WI-LAN Inc. v. Alcatel-Lucent USA Inc. et al
ORDER granting 352 Sealed Motion to Strike Extrinsic Evidence; granting 171 Sealed Motion for Partial Summary Judgment; denying 172 Sealed Motion for Summary Judgment; denying 181 Sealed Motion, Sony Mobile Defendants' Cross-Motion for Summary Judgment. Signed by Judge Leonard Davis on 6/4/13. (mjc, )
IN THE UNITED STATES DISTRICT COURT
FOR THE EASTERN DISTRICT OF TEXAS
ALCATEL-LUCENT USA INC.,
CASE NO. 6:10-CV-521
Before the Court are Plaintiff’s Motion for Partial Summary Judgment (Dkt. No. 171);
The Ericsson Defendants’ Motion for Summary Judgment (Dkt No. 172); The Sony Mobile
Defendants’ Cross-Motion for Summary Judgment (Dkt No. 181); and The Ericsson and Sony
Mobile Defendants’ Motion to Strike Extrinsic Evidence (Dkt No. 352). Having considered the
Parties’ briefing and oral argument, the Court hereby GRANTS Plaintiff’s Motion for Partial
Summary Judgment (Dkt. No. 171) and DENIES the Ericsson Defendants’ Motion for Summary
Judgment (Dkt No. 172) and the Sony Mobile Defendants’ Cross-Motion for Summary
Judgment (Dkt No. 181). The Court also GRANTS the Ericsson and Sony Mobile Defendants’
Motion to Strike Extrinsic Evidence (Dkt No. 352).
On February 15, 2008, Telefonaktiebolaget LM Ericsson (“Ericsson”) and Sony Ericsson
Mobile Communications (USA) Inc. (“Sony”; collectively, “Defendants”) entered into identical
Patent and Conflict Resolution Agreements (“PCR Agreements”). See Dkt. No. 171-1; Dkt. No.
171-2. The Parties executed the PCR Agreements to resolve a possible conflict of interest
involving Wi-Lan, Ericsson, Sony, and the law firm of McKool Smith. Dkt. No. 171-1 at 1.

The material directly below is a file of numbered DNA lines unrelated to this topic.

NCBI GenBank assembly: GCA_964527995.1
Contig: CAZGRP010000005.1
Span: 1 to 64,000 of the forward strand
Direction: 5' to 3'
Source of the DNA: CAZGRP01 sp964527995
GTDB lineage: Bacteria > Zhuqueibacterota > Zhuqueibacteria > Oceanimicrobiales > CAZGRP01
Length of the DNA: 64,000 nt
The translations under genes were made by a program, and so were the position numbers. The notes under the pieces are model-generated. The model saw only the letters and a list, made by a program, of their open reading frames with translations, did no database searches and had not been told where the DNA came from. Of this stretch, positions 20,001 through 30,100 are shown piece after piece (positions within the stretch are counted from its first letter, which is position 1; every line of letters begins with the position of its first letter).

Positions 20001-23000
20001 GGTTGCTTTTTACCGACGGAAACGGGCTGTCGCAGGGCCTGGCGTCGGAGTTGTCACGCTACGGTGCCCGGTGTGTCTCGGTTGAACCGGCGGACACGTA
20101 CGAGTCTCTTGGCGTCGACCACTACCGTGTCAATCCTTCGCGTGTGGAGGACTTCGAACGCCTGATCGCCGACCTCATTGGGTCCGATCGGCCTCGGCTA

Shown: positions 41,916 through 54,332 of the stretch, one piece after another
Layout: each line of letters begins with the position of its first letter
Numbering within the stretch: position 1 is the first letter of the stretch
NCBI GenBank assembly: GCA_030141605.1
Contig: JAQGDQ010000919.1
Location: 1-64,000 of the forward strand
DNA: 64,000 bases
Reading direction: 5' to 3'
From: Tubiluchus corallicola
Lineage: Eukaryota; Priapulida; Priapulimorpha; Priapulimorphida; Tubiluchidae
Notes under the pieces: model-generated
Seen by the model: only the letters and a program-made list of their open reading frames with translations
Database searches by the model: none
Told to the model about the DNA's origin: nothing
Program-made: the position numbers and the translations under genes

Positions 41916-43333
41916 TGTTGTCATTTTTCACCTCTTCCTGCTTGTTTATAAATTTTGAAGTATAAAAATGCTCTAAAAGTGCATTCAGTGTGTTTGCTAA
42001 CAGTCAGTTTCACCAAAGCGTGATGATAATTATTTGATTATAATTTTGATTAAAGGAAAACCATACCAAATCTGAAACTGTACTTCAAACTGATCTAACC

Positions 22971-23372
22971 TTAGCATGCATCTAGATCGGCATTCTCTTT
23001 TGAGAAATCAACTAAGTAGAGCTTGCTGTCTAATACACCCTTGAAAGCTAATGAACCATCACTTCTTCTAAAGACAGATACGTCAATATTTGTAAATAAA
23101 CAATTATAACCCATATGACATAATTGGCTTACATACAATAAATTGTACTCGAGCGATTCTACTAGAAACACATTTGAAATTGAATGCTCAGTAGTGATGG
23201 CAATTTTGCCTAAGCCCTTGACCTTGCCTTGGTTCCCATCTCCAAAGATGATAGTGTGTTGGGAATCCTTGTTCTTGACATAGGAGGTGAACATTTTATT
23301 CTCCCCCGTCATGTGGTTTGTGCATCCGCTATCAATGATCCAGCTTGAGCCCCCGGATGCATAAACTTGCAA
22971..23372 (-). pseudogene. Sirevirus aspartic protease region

The PCR Agreements address four specific patents: U.S. Patent Nos. 5,282,222;
RE37,802; 6,192,068; and 6,320,897. The Agreements refer to these patents, and their family
members or foreign counterparts, as “the Wi-Lan Patents” (hereinafter, “PCR patents”). Dkt. No.
171-1 at 3, 15. Further, the PCR Agreements also address a specific set of products,
UMTS/HSPA Products, defined as “any product complying with the 21–35 series of 3GPP
agreed protocols and/or protocol standards setting body which include substantially
corresponding to the 21–35 series of 3GPP agreed protocols irrespective of the frequency band
(by the way of non-limiting example, including the ETSI TS-125 protocols), as well as any new
releases or updates of such protocols.” Id. at 3.
Three Articles in the PCR Agreements are germane to the resolution of the present
motions. Article III is titled “Non-Assert and Release” and reads in relevant part:
“Wi-Lan hereby irrevocably covenants that neither Wi-Lan nor its affiliates will, directly
or indirectly, alone or by, with or through others, cause, induce or authorize, or
voluntarily assist, participate or cooperate in, the commencement, maintenance or
prosecution of any action seeking or having the tendency to establish any liability on the